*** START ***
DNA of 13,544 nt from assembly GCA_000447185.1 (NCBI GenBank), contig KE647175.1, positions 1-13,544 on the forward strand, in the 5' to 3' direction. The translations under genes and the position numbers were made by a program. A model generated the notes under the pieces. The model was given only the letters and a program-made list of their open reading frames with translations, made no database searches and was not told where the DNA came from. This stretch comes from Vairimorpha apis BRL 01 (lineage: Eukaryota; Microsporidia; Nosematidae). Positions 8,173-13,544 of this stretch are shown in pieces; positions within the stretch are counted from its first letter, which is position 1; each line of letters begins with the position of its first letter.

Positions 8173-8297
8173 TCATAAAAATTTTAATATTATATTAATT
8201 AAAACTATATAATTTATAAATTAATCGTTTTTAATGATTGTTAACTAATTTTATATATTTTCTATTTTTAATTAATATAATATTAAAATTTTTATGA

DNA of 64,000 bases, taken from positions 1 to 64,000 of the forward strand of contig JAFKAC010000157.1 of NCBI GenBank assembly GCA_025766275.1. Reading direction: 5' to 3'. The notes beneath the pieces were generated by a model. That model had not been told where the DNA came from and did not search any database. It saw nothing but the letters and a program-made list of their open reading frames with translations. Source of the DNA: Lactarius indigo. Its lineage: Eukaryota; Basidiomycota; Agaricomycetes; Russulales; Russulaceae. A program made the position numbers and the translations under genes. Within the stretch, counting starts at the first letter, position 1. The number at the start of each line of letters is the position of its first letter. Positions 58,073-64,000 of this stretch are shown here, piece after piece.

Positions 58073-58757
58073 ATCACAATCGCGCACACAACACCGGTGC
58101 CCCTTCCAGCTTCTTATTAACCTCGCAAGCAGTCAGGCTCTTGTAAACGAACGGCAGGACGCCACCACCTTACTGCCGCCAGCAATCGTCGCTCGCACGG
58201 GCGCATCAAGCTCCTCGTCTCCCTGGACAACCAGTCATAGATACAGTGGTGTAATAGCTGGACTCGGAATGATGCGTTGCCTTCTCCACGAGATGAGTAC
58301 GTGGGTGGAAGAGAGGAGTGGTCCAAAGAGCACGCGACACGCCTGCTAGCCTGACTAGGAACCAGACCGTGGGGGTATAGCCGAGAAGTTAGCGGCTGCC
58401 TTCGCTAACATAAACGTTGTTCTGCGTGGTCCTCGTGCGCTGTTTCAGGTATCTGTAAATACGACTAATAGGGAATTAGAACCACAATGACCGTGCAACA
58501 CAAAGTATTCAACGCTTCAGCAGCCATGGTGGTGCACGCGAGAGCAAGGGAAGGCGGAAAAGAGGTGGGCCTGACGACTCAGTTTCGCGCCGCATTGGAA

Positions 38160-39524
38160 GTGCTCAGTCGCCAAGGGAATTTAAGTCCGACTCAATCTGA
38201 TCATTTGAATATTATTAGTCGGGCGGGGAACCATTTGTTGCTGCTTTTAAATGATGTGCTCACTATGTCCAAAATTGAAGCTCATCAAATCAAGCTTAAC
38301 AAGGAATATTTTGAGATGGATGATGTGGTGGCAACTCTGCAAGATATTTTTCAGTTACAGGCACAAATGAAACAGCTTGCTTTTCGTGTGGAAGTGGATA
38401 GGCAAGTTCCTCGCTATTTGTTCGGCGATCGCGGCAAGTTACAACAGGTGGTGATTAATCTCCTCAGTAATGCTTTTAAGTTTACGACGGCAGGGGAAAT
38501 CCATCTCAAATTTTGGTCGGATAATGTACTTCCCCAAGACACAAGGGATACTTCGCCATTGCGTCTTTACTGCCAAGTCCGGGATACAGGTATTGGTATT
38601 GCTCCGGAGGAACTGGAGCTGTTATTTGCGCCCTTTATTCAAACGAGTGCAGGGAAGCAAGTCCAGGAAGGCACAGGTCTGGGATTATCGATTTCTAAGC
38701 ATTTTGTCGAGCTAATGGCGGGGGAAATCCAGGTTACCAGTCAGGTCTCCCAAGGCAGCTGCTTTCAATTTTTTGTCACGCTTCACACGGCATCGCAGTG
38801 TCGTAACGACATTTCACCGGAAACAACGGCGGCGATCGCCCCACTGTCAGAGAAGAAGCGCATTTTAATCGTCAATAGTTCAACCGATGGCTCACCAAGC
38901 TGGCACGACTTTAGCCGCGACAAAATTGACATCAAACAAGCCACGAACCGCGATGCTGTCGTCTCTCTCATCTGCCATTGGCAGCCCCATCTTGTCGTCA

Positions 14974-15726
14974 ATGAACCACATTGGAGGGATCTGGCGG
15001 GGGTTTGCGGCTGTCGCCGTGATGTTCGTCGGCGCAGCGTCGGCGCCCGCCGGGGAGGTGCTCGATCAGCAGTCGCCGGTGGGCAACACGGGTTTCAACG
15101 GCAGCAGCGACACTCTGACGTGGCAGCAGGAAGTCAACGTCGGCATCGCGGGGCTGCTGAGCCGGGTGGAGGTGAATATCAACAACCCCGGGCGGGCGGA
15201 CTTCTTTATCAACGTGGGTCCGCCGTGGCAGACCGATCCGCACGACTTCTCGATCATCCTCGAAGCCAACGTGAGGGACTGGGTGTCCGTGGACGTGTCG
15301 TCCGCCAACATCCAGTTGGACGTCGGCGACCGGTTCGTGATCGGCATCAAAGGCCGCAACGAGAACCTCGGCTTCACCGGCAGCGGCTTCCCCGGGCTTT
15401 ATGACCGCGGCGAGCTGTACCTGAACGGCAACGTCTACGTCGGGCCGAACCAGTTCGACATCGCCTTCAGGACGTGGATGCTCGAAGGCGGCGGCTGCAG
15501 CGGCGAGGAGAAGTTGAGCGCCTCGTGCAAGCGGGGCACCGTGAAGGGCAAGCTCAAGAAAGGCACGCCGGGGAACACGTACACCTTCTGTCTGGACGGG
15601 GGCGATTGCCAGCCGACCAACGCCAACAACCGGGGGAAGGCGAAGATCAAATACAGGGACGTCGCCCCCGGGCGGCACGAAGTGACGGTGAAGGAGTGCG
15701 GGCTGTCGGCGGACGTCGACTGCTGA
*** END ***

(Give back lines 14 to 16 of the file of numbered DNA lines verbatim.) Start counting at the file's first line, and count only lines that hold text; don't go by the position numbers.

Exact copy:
38160 GTGCTCAGTCGCCAAGGGAATTTAAGTCCGACTCAATCTGA
38201 TCATTTGAATATTATTAGTCGGGCGGGGAACCATTTGTTGCTGCTTTTAAATGATGTGCTCACTATGTCCAAAATTGAAGCTCATCAAATCAAGCTTAAC
38301 AAGGAATATTTTGAGATGGATGATGTGGTGGCAACTCTGCAAGATATTTTTCAGTTACAGGCACAAATGAAACAGCTTGCTTTTCGTGTGGAAGTGGATA